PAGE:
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GREG MARTIN - Staff Writer

Scientists to discuss mining impacts

It's one thing to claim mining excavations are causing adverse impacts.

It's another to prove it.

A group of scientists, environmental consultants and environmental activists will soon share with the public what they know of those impacts, and what they don't know, at a public conference set for March 15 at Best Western in Punta Gorda.

The goal is inform people about the potential impacts just as the state legislative session gets under way, so they can participate more effectively as citizen-lobbyists, said Dr. Nora Demers, a Florida Gulf Coast University professor who also works as a secretary for the Responsible Growth Management Coalition.

The RGMC is one of several organizations co-sponsoring the event, dubbed the first-ever International Conference on Mining Impacts to the Human and Natural Environments.

Other sponsors include the Charlotte Harbor National Estuary Program and the Center for Remote Sensing and Mapping Science at the University of Georgia in Atlanta.

Topics to be discussed include impacts to water resources, the economy and human health.

“The purpose is outreach,” Demers said. “The only agenda I have is for public participation. This will provide the questions people need to be asking about health and welfare and resource protection, things that right now I don't see our government protecting.”

A medical doctor from Tampa General Medical School will report about the effect that mining operations can have on pulmonary health.

A professor from the University of Miami will present an analysis of the economic impacts of mining.

Several scientists and professionals will discuss various technologies that could be used to determine impacts to the underground movement of water. The technologies include remote sensing, dye tracer analysis and seismic testing.

Jim Flock, a geologist for the U.S. Geological Survey, will present a study on what he calls “seismic profiling.” The technology involves recording sound waves to map fractures, sinkholes, springs and caverns in the limestone layer that lies beneath much of Florida.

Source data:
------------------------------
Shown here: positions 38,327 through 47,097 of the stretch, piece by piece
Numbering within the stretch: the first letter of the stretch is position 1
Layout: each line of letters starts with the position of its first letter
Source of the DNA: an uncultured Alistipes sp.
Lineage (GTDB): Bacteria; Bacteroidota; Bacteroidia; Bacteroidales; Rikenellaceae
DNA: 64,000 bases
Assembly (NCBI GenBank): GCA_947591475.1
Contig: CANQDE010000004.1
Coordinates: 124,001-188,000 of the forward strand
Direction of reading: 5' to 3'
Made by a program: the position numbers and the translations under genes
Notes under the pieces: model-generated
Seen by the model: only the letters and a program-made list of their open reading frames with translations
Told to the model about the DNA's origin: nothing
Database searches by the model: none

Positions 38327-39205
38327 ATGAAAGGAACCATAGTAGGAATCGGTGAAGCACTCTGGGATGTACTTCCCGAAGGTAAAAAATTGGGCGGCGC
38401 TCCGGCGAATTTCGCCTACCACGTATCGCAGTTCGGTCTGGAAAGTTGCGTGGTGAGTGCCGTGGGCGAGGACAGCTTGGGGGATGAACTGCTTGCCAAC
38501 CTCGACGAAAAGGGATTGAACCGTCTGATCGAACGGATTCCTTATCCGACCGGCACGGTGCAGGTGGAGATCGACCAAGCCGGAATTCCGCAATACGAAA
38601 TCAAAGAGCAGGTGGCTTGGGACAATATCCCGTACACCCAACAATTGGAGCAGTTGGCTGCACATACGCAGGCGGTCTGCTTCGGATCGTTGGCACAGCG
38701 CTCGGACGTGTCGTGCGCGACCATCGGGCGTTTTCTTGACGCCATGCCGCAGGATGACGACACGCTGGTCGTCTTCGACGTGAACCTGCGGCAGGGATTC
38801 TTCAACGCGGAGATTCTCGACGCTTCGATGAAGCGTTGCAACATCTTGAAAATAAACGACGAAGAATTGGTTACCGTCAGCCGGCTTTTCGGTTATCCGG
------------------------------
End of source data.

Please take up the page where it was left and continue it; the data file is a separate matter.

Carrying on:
Seismic profiling is one tool that could be used to “provide invaluable information ... about onsite and offsite impacts,” Flock wrote, in a summary of his study.

Often, mining interests argue there's no scientific basis for claims that proposed mines will cause impacts, Demers acknowledged.

“We sure can't prove it if we're not looking for it and monitoring for it and reporting on it,” she pointed out.

Several environmental groups including the Sierra Club, Manasota-88 and the Gulf Restoration Network plan to tell of their efforts to protect natural resources from mining in several different regions.

Those speaking will include residents of the Withlacoochee River area north of Tampa. They will discuss what they learned about the impacts of the so-called Big Deep Dig, a large pit in that watershed.

Demers said the idea for the conference came as a result of an e-mail conversation she had with a scientist who had recently authored a study on excavation impacts.

Conference organizers were also considering the fact that controversies over mining have reared up lately. Recently, Lee County adopted a one-year moratorium on mining, and Charlotte County adopted a stricter mining code.

And a state task force, established to assure that big road projects will continue to have a source of gravel in the future, recently submitted a final report.

The report suggests, as one option, that such agencies as the state's Department of Environmental Protection take over the role of evaluating environmental impacts from counties.

Punta Gorda was chosen for the location of the conference because it's in the middle of the area where the outreach is targeted, Demers said.

The event runs from 8 a.m. until 6 p.m. For more information, go to www.crms.uga.edu/MiningConference/Mining_Schedule.htm.

You can e-mail Greg Martin at gmartin@sun-herald.com.


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